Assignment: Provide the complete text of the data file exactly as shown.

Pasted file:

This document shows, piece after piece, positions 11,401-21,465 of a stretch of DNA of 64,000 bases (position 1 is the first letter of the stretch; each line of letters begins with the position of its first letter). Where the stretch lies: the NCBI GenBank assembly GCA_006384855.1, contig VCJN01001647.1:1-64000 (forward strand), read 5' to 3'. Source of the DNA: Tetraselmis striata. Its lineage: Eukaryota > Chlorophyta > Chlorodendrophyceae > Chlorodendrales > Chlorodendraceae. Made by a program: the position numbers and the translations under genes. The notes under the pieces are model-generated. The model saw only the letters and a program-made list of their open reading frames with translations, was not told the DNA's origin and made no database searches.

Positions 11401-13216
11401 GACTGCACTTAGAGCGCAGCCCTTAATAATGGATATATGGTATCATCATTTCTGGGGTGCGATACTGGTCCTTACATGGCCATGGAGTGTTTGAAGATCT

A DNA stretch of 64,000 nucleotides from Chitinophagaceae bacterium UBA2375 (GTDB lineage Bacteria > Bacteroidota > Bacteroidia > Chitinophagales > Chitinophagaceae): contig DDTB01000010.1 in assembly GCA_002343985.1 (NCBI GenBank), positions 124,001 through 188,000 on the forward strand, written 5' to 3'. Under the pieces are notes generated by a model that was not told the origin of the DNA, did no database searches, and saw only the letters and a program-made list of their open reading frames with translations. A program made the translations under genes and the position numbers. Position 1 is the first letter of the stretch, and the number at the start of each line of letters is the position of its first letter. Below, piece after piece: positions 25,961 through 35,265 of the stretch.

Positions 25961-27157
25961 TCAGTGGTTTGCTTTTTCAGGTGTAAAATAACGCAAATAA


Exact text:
This document shows, piece after piece, positions 11,401-21,465 of a stretch of DNA of 64,000 bases (position 1 is the first letter of the stretch; each line of letters begins with the position of its first letter). Where the stretch lies: the NCBI GenBank assembly GCA_006384855.1, contig VCJN01001647.1:1-64000 (forward strand), read 5' to 3'. Source of the DNA: Tetraselmis striata. Its lineage: Eukaryota > Chlorophyta > Chlorodendrophyceae > Chlorodendrales > Chlorodendraceae. Made by a program: the position numbers and the translations under genes. The notes under the pieces are model-generated. The model saw only the letters and a program-made list of their open reading frames with translations, was not told the DNA's origin and made no database searches.

Positions 11401-13216
11401 GACTGCACTTAGAGCGCAGCCCTTAATAATGGATATATGGTATCATCATTTCTGGGGTGCGATACTGGTCCTTACATGGCCATGGAGTGTTTGAAGATCT

A DNA stretch of 64,000 nucleotides from Chitinophagaceae bacterium UBA2375 (GTDB lineage Bacteria > Bacteroidota > Bacteroidia > Chitinophagales > Chitinophagaceae): contig DDTB01000010.1 in assembly GCA_002343985.1 (NCBI GenBank), positions 124,001 through 188,000 on the forward strand, written 5' to 3'. Under the pieces are notes generated by a model that was not told the origin of the DNA, did no database searches, and saw only the letters and a program-made list of their open reading frames with translations. A program made the translations under genes and the position numbers. Position 1 is the first letter of the stretch, and the number at the start of each line of letters is the position of its first letter. Below, piece after piece: positions 25,961 through 35,265 of the stretch.

Positions 25961-27157
25961 TCAGTGGTTTGCTTTTTCAGGTGTAAAATAACGCAAATAA